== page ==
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Principles of International Insurance Law
Pages 3 (753 words)
An insurance company was to be held to have waived forfeiture for non-disclosure by the insured only after a clear communication to that effect was established. Sufficient knowledge was not to be imputed until the relevant information could be said to have been received by a person authorised and able to appreciate the significance of the information.
Did it operate as an inducement to the insurer to enter into the policy In order to be entitled to avoid a contract of insurance or reinsurance on the ground of non-disclosure the insurer must show both that the fact not disclosed was material, and that its non-disclosure induced the contract. To be material a fact did not have to have a decisive influence on the mind of the prudent underwriter. The test is as stated in subsections 18(2) and 20(2) which relate to non-disclosure and misrepresentation respectively and which set out the common law principles relevant to non-marine (as well as marine) insurance. The material non-disclosure or misrepresentation must induce the contract. It is not sufficient that the non-disclosure or misrepresentation is material. ". . . there is to be implied in the Act of 1906 a qualification that a material representation will not entitle the underwriter to avoid the policy unless the misrepresentation induced the making of the contract, using "induced" in the sense in which it is used in the general law of contract" and "in practice the line between misrepresentation and non-disclosure is often imperceptible."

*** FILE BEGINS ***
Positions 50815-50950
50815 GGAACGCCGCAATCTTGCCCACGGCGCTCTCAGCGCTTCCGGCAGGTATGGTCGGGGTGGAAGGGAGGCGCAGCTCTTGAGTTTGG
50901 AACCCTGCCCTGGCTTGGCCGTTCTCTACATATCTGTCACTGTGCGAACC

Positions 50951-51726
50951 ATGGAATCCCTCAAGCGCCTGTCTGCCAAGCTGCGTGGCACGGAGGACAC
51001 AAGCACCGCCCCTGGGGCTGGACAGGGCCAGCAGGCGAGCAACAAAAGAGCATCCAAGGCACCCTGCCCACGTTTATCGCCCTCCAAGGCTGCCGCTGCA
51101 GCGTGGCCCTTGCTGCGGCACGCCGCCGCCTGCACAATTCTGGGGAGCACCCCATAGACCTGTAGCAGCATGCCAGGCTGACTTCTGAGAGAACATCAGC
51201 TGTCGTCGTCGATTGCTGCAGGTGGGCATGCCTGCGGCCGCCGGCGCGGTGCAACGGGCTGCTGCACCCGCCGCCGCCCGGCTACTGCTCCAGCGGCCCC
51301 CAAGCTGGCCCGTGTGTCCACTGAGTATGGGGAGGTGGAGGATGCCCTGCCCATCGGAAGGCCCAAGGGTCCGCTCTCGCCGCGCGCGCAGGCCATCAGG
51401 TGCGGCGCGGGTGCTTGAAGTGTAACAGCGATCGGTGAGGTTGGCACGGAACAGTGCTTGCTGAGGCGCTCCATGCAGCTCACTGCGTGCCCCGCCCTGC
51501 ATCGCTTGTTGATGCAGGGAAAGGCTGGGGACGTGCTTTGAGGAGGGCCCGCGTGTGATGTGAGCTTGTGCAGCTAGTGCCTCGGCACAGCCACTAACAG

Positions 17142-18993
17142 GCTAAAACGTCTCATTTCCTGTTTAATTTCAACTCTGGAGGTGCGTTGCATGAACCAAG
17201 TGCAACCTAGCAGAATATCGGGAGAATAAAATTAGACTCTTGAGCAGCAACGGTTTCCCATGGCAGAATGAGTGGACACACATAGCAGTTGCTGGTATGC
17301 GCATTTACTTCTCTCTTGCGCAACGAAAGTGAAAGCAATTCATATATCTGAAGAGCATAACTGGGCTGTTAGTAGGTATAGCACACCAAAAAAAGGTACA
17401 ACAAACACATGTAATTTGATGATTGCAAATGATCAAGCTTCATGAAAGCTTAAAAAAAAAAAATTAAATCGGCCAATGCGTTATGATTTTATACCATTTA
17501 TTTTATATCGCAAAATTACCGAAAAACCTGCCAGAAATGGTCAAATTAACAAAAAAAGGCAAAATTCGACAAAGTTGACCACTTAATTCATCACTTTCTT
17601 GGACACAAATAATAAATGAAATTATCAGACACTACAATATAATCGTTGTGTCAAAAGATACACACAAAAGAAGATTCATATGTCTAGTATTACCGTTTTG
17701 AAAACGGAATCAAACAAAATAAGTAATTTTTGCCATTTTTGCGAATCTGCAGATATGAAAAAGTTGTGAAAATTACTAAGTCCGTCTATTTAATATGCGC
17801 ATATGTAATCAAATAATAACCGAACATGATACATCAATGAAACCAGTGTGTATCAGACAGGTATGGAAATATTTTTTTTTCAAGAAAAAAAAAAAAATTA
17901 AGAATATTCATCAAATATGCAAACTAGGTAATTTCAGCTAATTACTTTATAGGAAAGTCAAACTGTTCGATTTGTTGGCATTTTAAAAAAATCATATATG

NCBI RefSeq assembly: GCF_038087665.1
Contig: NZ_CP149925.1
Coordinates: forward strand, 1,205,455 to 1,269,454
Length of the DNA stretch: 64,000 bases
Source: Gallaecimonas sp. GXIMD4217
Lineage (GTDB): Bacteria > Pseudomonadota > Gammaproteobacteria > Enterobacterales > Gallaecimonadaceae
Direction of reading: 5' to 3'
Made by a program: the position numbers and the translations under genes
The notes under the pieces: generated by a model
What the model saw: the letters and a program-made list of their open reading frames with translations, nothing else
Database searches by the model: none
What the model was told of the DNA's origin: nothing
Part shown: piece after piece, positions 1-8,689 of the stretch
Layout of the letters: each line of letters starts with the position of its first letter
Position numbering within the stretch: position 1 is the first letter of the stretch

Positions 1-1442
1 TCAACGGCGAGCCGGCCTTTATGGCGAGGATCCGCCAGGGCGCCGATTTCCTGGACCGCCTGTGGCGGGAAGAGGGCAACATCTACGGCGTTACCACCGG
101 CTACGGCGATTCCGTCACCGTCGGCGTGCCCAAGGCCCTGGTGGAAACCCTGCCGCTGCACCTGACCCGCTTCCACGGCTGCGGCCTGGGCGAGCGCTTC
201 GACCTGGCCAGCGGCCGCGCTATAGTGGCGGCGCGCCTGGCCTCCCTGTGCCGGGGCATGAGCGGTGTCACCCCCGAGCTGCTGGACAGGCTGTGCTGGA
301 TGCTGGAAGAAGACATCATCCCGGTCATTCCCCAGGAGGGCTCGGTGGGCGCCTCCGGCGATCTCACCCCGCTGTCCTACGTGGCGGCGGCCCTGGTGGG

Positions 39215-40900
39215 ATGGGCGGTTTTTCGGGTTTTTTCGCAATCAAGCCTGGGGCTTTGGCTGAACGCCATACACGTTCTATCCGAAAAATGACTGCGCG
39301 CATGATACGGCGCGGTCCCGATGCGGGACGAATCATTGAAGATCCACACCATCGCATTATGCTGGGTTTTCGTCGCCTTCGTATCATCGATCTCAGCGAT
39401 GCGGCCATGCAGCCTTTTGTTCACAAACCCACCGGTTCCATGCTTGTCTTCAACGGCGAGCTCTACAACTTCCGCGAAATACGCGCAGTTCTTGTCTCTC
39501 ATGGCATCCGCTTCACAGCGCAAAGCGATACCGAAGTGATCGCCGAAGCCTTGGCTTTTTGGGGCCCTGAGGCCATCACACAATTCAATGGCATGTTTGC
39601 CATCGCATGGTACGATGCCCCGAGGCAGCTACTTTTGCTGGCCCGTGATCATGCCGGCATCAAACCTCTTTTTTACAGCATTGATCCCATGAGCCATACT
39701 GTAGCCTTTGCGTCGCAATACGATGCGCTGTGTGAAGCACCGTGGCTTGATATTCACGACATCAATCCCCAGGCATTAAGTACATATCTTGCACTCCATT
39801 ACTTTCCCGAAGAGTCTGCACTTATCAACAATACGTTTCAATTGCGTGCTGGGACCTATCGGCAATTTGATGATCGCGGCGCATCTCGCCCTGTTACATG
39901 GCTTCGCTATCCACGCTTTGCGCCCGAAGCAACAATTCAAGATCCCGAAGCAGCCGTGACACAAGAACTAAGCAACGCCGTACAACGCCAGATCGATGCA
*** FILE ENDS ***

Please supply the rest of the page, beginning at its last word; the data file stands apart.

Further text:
The claimants insured their yacht with the defendants for a value as certified by an independent valuer. ...
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